General Data Protection Regulation (GDPR)

Do you comprehend GDPR? Or that a company that fails GDPR can get a € 20 million fine? Take this free online course.

 Publisher: Rahul Kumar Sharma.

This free online General Data Protection Regulation (GDPR) course will guide you through everything you need to know about European data security regulations. Data protection regulations can be difficult to accurately understand and use, however, any company that fails to satisfy GDPR compliance can be fined up to €20 million. This free online course will teach you everything you must know about GDPR to protect yourself from financial loss.

General Data Protection Regulation – Learning Outcomes

Having finished this module you will be able to:

– Explain the definition of the General Data Protection Regulation (GDPR).

– Describe what communities can do to prepare for the GDPR.

– Explain the function of the Data Protection Officer (DPO) in the GDPR.

– Describe confidential data security guidance for microenterprises.

– List and explain five actions organizations can implement to secure cloud-based environments.

– Explain how the GDPR affects the personal individual and their data protection rights.

Resource Documents

  • The following records are available for download from the Resource Documents section at the start of the course.
  • GDPR – Full Text of Regulations: This record gives the full text of the GDPR.
  • GDPR – Infographic: This is a summary of the 12 steps of preparing for the GDPR.
  • GDPR – Glossary of Legal Terms: This is a list of the legal terms used in the GDPR (This glossary is also presented on the next page).
  • The European Union Data Protection Authorities include links to the data protection authorities of their member countries.
  • GDPR Checklist Templates for SMEs: A group of templates that SMEs can use when preparing for GDPR.

GDPR – Get aware, and get prepared!

  • The General Data Protection Regulation (GDPR) greatly changes data protection law in Europe, strengthening the rights of individuals and increasing the obligations of organizations. 
  • The GDPR will give greater control to someone over their data by setting out additional and more clearly defined rights for individuals whose personal data is gathered and processed by organizations and businesses.
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The GDPR and Data Protection

The General Data Protection Regulation (GDPR) will replace current data security laws in the European Union.

The new law will give someone greater control over their data by setting out additional and more clearly defined rights for individuals whose personal data is gathered and processed by organizations. The GDPR also imposes corresponding and greatly increased obligations on organizations that collect this data.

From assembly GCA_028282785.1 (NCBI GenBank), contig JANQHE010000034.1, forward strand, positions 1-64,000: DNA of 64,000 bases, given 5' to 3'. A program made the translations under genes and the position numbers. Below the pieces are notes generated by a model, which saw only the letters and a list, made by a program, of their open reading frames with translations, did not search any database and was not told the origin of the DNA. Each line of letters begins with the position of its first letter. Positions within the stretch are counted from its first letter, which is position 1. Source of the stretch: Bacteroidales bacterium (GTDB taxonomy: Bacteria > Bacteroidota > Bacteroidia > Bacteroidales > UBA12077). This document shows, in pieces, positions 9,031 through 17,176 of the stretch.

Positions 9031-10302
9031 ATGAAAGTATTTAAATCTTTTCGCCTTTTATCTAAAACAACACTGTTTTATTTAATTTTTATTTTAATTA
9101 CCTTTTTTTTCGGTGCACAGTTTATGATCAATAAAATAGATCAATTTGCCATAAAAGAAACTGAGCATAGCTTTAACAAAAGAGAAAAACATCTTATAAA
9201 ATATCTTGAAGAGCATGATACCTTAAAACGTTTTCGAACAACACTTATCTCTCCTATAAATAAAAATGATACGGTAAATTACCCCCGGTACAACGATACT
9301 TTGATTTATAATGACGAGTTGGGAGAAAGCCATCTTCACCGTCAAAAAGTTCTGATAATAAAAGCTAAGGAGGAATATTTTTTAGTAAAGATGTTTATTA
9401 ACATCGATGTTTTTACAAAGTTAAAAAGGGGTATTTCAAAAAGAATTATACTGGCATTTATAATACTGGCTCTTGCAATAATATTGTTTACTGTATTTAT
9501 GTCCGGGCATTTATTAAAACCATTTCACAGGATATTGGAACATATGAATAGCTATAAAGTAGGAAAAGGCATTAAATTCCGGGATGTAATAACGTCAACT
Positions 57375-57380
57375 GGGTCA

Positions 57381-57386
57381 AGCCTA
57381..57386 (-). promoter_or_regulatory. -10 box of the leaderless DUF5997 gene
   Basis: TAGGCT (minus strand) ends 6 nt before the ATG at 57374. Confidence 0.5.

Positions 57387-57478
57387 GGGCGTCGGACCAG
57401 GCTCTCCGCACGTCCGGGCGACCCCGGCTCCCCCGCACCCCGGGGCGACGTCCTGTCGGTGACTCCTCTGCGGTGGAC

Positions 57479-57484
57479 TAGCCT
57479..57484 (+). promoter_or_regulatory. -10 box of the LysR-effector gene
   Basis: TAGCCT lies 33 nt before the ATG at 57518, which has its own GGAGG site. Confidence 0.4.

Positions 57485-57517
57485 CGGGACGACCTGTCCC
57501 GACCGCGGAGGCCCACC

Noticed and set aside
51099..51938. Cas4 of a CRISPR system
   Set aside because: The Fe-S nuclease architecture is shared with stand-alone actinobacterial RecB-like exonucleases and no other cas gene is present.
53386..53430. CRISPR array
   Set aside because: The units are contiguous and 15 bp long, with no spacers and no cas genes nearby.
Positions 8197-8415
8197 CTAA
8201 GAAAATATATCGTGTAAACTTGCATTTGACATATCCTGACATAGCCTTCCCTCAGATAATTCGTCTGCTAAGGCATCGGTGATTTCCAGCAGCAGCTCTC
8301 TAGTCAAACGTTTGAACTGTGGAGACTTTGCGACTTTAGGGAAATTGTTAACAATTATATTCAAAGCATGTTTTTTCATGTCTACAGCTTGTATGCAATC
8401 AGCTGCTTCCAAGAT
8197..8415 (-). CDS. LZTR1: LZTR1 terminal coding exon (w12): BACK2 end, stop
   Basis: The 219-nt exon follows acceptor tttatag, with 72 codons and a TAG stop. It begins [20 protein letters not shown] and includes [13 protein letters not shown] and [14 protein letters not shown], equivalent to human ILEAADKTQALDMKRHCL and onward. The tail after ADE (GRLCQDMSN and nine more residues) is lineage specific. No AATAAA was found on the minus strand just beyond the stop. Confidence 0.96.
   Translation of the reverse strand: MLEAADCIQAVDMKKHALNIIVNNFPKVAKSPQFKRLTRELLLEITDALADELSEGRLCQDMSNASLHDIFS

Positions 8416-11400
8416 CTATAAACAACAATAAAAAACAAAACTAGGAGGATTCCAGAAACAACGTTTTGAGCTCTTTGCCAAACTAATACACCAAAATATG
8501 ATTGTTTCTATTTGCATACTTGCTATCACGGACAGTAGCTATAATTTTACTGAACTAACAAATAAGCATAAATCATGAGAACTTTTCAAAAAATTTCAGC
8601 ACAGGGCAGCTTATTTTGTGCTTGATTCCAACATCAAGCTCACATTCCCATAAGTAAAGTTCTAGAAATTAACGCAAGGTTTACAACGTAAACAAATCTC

Personal data is any data that can identify a person. This includes:

– a name, 

– an ID numeral, 

– location data (for example, site data collected by a mobile phone) or a postal address, 

– online browsing record, 

– images or anything connecting to the physical, physiological, genetic, mental, economic, cultural, or social identity of a person.

Core Principles

The GDPR is based on the core regulations of data protection that exist under the current law. These principles require organizations and businesses to:

  • Collect no more data than is essential from an individual for the purpose for which it will be used; 
  • Obtain personal data fairly from someone by giving them notice of the collection and its specific purpose;
  • Retain the data for no longer than is required for that specified purpose;
  • Keep data safe and protected; 
  • Provide someone with a copy of his or her data if they request it.

What Can Organisations Do Now to Prepare for the GDPR?

The following are areas that all institutions should cover to prepare effectively for the GDPR. These areas will be covered in more detail in the following pages.

  1. Becoming Aware
  2. Becoming Accountable
  3. Communicating with Staff and Service Users
  4. Personal Privacy Rights
  5. How will Access Requests change?
  6. What do we mean when we talk around a ‘Legal Basis
  7. Using Consumer Consent as grounds to process data
  8. Processing Children’s Data
  9. Registering Data Breaches
  10.  Data Protection Impact Assessments (DPIA) and Data Protection by Design and Default
  11.  Data Protection Officers
  12.  International Organisations and the GDPR

The Data Protection Officer (DPO) Role in the GDPR

The Data Protection Officer (DPO) role is an important GDPR invention and a cornerstone of the GDPR’s accountability-based keeping framework. In extra to supporting an institution’s compliance with the GDPR, DPOs will have an essential role in acting as intermediaries between relevant stakeholders (e.g. supervisory management, data subjects, and business units within an organization). The DPO will have experienced standing, independence, expert knowledge of data security and, to quote the GDPR, be ‘involved properly and promptly’ in all issues relating to the protection of personal data.

As early as possible and well in advance of May 2018, the DPC recommends all organizations that will be required to have a DPO appoint one. With the authority to carry out their essential function, the Data Protection Officer will be of pivotal importance to an organization’s preparations for the GDPR and fulfilling the accountability obligations.

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A DPO may be a member of staff at the proper level with the appropriate training, an external DPO, or one shared by a group of organizations, which are all options provided for in the GDPR.